For the season of Lent, I’ll be taking over the Monday Musings blog from Pastor Anna. Partially, I’m doing this as a reflective exercise for my Field Experience in Ministry course (a big thank you to PA and the LUMC community for supporting me in this), and partially, I’m giving PA a much needed break, as she stands in for Pastor Matt’s responsibilities, while continuing her own, during his paternity leave. I think we can all agree that Pastor Anna is spinning enough plates at the moment.

In one fantastic Sunday, I managed to reach two milestones of my time on staff at Linworth: I took a role in leading worship this week (spoiler alert: there’s more of that coming), and I lead us our first meeting of our Lenten small groups. What surprised me about these experiences was that, though I engaged with the material for both worship and the groups ahead of time, and felt I knew what to expect, executing it with you all made the material new to me. As I sat in with one of the small groups I was facilitating, I confessed to them that I was having a hard time responding to the questions that *I* wrote. Which, on the one hand, meant I had accomplished my goal of designing challenging, provoking material for reflection and discussion, but on the other hand, it reminded me that no matter how much I learn about walking in the way that leads to life, my journey is never over.

It was a moment of humility, and one of reassurance for me. To be completely honest, one of the fears I’ve held around going into vocational ministry, is a fear of my own pride. I have seen firsthand how knowledge and power can guide those in leadership straight toward arrogance. I’ve also seen leaders fail to actually lead, forsaking structure in the name of humility. It’s a delicate balance, and one which I have been afraid to confront. The power of the church, however, lies in its capacity to keep its leaders remain humble if they allow themselves to be held accountable to the scripture they’re charged with teaching. Learning from the participants of the groups last night reminded me of this.

In a Christian community, regardless of our role, we’re all bound to each other by the saving grace that we’ve received through our faith in the person of Jesus Christ. This means we all know that we belong to a God who meets us where we are and patiently coaches us through and in spite of our iniquities. A God who shows up to hold our hands in times of trial. Regardless of race, sex, class, gender, orientation, nationality, age, status, or any other factor, we are all vital members of this body, and building God’s kingdom requires us all. This was so clearly demonstrated in the way that our small groups courageously engaged with the material, each person reflecting on the fruits of the spirit, and dimensions of wellness, and then doing the hard work of identifying strengths and weaknesses so that they can begin to engage in meaningful practices of growth.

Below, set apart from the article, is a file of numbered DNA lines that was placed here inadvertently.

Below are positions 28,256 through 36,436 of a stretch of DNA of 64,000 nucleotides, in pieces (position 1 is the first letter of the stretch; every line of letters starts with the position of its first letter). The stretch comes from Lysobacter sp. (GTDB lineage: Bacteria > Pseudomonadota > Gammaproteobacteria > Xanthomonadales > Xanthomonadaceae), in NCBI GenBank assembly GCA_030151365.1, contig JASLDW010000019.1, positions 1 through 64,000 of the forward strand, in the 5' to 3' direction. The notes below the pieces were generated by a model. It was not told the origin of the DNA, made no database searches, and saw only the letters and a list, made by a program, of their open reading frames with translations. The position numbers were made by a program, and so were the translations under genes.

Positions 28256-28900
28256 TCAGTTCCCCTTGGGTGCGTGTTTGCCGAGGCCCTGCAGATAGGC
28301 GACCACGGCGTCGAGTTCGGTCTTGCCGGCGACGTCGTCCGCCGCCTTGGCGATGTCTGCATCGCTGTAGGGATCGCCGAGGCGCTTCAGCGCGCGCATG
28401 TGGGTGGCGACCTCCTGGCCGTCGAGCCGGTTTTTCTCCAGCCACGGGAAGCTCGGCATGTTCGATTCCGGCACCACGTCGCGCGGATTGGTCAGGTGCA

Last night renewed in me a commitment to recognize the opportunity and gift I have in my work to learn something from each person I encounter. It also made me recall one of my favorite quotes from one of my favorite books, Accidental Saints, by Lutheran Pastor and author, Nadia Bolz-Weber. She writes, “My spirituality is most active, not in meditation, but in the moments when: I realize God may have gotten something beautiful done through me… what I do have is a group of people who gather with me every week, people who will mourn and pray with me over the devastation of something like a school shooting, and when I end up changed by loving someone I’d never choose out of a catalog but whom God sends my way to teach me about God’s love.”

This was not the plan I had for my life originally, or even the plan I had five years ago. I avoided God’s call for a season, but I am so grateful that I took the leap of faith which brought to Linworth UMC in 2017. You all have given me the space and resources I have needed to follow my call into ministry, and I’m so very grateful to be able to give back through these groups and to continue to receive all that each of you teaches me, and I hope you know deep in your bones that you are vital and you are loved.

Grace + Peace,

Shelby